Let's look at teaching tools (books) first. The range is from $40 for high school English to $120 for high school chemistry. Let's go for a conservative $100 per text with five texts needed per student per academic year. This costs us $12,500 for 25 students with new books for all every year. I chose high school texts as a benchmark because they cost more than elementary texts.

Now let's look at rent. For a good sized classroom of 30-by-30 feet at $12 per square foot (utilities included), this would cost only $10,800 per year, and since it is leased, the landlord is responsible for maintenance and upkeep. Leased space avoids the costs of city-owned schools. Since renters are often responsible for basic maintenance, it makes sense to call it $12,500 per year.

Bridgeport can conservatively have teacher, classroom, utilities and books for $125,000 per year out of $250,000 available.

This brings us to pensions. With a Bridgeport enrollment of about 20,000, this should require about 800 teachers. There's a similar number drawing retirement benefits that average $35,000 per year for each.

With $125,000 left in the budget, it can afford, say, $75,000 per year per teacher into the fund until it's paid off (about 16 years for $1 billion in liabilities). Meanwhile, current teachers must be moved immediately onto the rolls of Social Security like most ordinary Americans. Meet all existing commitments but no more state/city-funded pensions. Teachers already pay 7.5 percent of their pay for their pensions: make it the usual 6.5 percent and the city can match it with an ordinary payroll tax of the same amount paid at the same time into a trustee account that the city cannot touch for any other purpose. Same goes for Medicare taxes. Let them form their own risk pool and pay their own insurance.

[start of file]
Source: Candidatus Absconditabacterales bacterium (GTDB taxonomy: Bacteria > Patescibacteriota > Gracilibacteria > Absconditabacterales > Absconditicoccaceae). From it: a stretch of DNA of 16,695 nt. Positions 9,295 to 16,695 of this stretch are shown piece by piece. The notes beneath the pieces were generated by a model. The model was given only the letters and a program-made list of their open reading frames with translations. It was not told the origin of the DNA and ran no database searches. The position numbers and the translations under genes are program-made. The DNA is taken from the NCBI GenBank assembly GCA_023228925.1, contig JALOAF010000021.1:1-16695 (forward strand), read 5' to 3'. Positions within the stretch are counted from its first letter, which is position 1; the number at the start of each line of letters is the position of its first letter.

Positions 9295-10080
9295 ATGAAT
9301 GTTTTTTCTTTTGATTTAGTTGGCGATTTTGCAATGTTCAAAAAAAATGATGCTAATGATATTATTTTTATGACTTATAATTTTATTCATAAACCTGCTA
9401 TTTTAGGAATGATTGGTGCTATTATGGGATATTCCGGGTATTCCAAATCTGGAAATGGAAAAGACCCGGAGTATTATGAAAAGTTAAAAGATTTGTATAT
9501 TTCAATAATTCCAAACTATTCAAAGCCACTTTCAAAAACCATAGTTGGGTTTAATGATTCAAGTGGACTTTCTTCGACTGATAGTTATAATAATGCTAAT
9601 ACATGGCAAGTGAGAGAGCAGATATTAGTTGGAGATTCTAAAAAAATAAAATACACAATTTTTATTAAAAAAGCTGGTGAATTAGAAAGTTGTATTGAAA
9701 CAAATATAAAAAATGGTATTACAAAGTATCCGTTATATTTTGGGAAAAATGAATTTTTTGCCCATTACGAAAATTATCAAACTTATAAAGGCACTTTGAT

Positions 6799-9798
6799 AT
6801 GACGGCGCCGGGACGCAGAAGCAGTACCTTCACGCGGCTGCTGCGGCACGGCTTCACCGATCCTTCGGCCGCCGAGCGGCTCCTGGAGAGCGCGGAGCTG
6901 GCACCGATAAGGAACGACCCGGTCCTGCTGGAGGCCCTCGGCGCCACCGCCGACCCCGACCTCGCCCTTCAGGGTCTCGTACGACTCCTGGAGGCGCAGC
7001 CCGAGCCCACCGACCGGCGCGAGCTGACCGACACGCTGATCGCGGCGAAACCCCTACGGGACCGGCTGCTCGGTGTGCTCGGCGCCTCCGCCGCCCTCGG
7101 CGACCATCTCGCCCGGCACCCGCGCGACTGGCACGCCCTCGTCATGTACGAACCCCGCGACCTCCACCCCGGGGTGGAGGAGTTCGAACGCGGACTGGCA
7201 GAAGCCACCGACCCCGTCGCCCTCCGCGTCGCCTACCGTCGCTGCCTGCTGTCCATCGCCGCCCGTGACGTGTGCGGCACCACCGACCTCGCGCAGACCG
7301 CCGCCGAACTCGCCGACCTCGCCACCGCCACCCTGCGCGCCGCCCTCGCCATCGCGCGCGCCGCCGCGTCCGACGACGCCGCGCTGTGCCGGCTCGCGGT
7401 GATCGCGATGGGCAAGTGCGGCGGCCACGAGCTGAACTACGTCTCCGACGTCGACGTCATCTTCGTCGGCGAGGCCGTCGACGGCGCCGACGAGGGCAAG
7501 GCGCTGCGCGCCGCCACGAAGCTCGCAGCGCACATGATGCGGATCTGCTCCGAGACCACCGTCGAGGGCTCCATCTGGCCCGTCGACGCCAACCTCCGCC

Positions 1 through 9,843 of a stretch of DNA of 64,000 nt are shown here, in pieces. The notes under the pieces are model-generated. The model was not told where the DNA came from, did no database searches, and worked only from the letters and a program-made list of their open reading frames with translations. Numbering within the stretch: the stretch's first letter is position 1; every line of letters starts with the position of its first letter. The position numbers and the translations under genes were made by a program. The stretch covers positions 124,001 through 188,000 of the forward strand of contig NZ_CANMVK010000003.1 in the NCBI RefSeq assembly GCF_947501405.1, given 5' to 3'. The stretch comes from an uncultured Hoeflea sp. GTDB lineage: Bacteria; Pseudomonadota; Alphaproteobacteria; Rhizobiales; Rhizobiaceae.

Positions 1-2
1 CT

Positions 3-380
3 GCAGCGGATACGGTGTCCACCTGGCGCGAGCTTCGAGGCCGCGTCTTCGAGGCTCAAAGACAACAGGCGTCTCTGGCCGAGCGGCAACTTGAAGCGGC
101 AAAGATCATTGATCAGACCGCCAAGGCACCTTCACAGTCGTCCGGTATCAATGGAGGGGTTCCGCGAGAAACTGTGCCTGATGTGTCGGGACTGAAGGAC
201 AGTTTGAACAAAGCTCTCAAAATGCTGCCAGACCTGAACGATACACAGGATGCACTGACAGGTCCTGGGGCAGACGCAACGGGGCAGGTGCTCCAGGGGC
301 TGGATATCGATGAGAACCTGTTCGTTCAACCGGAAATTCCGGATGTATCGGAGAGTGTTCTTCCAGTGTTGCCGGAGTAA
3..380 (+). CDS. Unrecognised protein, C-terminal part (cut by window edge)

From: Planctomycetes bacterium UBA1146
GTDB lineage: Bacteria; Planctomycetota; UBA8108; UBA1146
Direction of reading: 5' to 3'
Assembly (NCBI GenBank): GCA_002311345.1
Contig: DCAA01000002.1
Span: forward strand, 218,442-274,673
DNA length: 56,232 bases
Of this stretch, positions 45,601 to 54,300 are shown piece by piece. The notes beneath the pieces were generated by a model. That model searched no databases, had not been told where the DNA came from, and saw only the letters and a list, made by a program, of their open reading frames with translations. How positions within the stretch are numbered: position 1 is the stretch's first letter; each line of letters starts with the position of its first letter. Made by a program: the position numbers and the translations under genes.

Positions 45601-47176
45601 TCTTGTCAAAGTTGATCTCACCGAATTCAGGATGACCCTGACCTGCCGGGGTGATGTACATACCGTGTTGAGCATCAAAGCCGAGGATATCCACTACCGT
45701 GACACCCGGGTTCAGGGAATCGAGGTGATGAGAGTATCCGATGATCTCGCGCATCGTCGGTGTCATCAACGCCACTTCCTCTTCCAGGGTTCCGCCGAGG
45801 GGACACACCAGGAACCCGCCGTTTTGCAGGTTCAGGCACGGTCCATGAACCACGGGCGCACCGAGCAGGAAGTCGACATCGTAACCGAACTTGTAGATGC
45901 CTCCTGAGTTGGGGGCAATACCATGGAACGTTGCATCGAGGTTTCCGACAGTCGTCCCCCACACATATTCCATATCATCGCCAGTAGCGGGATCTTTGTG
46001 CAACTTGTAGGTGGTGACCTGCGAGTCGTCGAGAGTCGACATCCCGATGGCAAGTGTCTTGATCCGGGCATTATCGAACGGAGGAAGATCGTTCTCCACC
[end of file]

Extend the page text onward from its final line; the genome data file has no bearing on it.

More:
Still $50,000 left. After the $6,500 payroll tax, there's still $43,500 left to buy computers ($10,000 for 25 from Dell) and everything else including a ride to and from classes (using city bus passes, if necessary). We can also allow for some supervision like Mr. De Witt's superintendent that visits a couple times per year. We could similarly provide for shared nurses, counselors, computer technicians and a few truant officers to take care of the students who misbehave.

Superintendents would be super-teachers, not bureaucrats. They would be paid at the high end of the scale because they will have earned the respect of their peers by having done what they do at an exceptional level of skill.

As for the teachers: their word in the classroom is law. No smart-alecks. No disrespect. No nonsense. All backed up by the parents.

The results can be easily measured by a Regents exam.

Of course a Regents exam is a standardized test and there are those who rail against testing, but what other objective means is there to measure academic proficiency?

This approach also resolves the theoretical tenure issue since if a teacher does not produce results, the parents who care (and let's assume that this is a majority) will enroll their children with a different teacher.

This approach should also be agreeable to free-market thinkers since this is how a free market should work.

Martin Hoffmann